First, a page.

“Reality’s reality. We’re not going to get a repeal. It’s not going to happen,” said a caller named John. “So I want my 30-round magazine back for my AR, I want my 17-round magazines back for my Ruger. That’s a standard-capacity magazine. That’s not a small thing.”

Mr. Brown countered that gun owners can buy and own magazines that exceed the 15-round limit. Most of the state’s county sheriffs oppose the 2013 law — they are represented by Mr. Kopel in a lawsuit challenging it — in large part because they say it’s unenforceable.

“To those people who say, ‘Wait a minute, I want to be able to buy my 30-round magazine,’ I say, ‘Shut your pie hole and go buy one.’ There are many retailers who sell them right now. They ignore the law,” Mr. Brown said. “And God bless them for doing so. And in many cases, your district attorney and your sheriff won’t be involved in any cases against you, anyway.”

Ms. Connell, a Second Amendment supporter, called his suggestion irresponsible. “I don’t know why you would encourage a gun store to put their licensing at risk because you disagree with the law.”

A caller named Steve who identified himself as a police officer said, “We’re all required to obey the law, and I think that’s bad advice.

“They took away our rights incrementally, we might have to get them back incrementally,” he said. “I don’t think the ban is right, but we should take the 30-round and keep going from there.”

Denver political analyst Eric Sondermann said there may be more sympathy for raising the magazine limit among Democrats than most people realize.

The governor has waffled on the magazine bill. He offered an apology to county sheriffs for not meeting with them and blamed his decision in part on a staffer in a meeting recorded last year by Revealing Politics.

“Everyone knew when the Democrats passed those gun bills back in 2013 — and whatever you made of them, and I supported most of them — that the weakness in that package of bills was the 15-round limit,” Mr. Sondermann said on Colorado Public Television’s “Colorado Inside Out.”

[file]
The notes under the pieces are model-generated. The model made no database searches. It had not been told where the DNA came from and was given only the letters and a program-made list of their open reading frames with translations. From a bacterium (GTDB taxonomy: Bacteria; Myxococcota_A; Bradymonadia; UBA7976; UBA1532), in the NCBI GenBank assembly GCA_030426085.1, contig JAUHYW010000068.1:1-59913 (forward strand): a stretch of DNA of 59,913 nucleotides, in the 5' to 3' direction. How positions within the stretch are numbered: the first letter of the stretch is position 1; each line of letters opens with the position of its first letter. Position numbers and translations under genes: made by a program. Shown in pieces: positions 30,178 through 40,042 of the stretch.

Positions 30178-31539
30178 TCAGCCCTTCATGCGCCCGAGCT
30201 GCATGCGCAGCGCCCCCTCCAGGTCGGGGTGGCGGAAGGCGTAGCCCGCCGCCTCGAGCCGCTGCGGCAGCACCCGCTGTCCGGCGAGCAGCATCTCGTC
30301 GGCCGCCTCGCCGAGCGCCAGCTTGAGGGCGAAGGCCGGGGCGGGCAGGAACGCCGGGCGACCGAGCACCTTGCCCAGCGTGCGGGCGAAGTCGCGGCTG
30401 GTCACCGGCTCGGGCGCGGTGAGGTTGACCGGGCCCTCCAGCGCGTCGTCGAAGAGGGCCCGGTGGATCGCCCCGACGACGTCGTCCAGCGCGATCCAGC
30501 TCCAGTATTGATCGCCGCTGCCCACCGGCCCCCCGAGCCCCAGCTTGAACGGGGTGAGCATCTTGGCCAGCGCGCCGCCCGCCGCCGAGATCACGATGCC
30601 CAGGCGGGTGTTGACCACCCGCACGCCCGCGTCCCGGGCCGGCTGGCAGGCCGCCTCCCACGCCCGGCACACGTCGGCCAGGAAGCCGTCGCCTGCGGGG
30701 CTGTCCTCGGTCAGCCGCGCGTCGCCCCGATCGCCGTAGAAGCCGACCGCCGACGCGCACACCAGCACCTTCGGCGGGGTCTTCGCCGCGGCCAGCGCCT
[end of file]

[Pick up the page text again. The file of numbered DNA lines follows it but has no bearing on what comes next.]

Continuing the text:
“Gov. Hickenlooper acknowledged as much at the time, even though he signed it, and tried to backtrack with that awkward appearance before the sheriffs,” he said. “Here, you have an opportunity to get that right.”

The Rocky Mountain Gun Owners group bills itself as “Colorado’s only no-compromise gun rights organization,” and Mr. Brown pointed out that its PAC spent heavily to elect Republicans last year, unlike the Independence Institute, which cannot back candidates, because it is registered under section 501(c)3 of the tax code.

“It’s our organization and our PAC that spent the money to elect the legislature and take the Senate from the Democrats,” Mr. Brown said on Ms. Connell’s show. “We were the biggest funders of Republican candidates in last election. Far bigger than the NRA.”

NRA spokeswoman Catherine Mortensen declined to comment on specifics of the Colorado squabble but said in a statement, “The NRA opposes arbitrary limitations on magazine rounds.”

Mr. Kopel, who is recognized as a legal authority on the Second Amendment, argues that the Rocky Mountain Gun Owners group has little to show for its activism.

“Dudley and his group have been around in Colorado’s lobbyists since the late ‘90s, and yet they have never passed a single bill,” Mr. Kopel said on “Colorado Inside Out.” “Dudley’s schtick is to keep people upset and angry and giving him money, and never to solve any problem.”

There is no doubt Mr. Brown has the political firepower to make Republicans’ lives difficult if they support a 30-round bill. His group has backed Republican primary challengers. Even though his candidates don’t always win, they can weaken Republican victors to the point where they are easily defeated by Democrats.

Ms. Connell suggested that the Rocky Mountain Gun Owners’ political priorities are misplaced.

“I heard from many people that they were extremely powerful and that you can’t go up against Rocky Mountain Gun Owners,” said Ms. Connell. “Well, the way I saw it was, if they were so powerful, we wouldn’t have a magazine limit right now in Colorado. We wouldn’t have expanded background checks here in Colorado.”

Among those frustrated with the gun rights movement’s circular firing squad is state Sen. Chris Holbert, a Republican who said the events brought “unnecessary division among the pro-Second Amendment community in Colorado.”

“There was no bill, nor was there an amendment to a bill, that could have changed the current 15-round magazine limit to 30 rounds,” Mr. Holbert said in a statement on Facebook. “That choice never actually existed, yet many took sides for or against that question. It would be one thing to throw principle out the window and embrace such a choice if it actually existed. It’s more disappointing that some chose to embrace such a change when the opportunity wasn’t even in play.”

• Valerie Richardson can be reached at vrichardson@washingtontimes.com.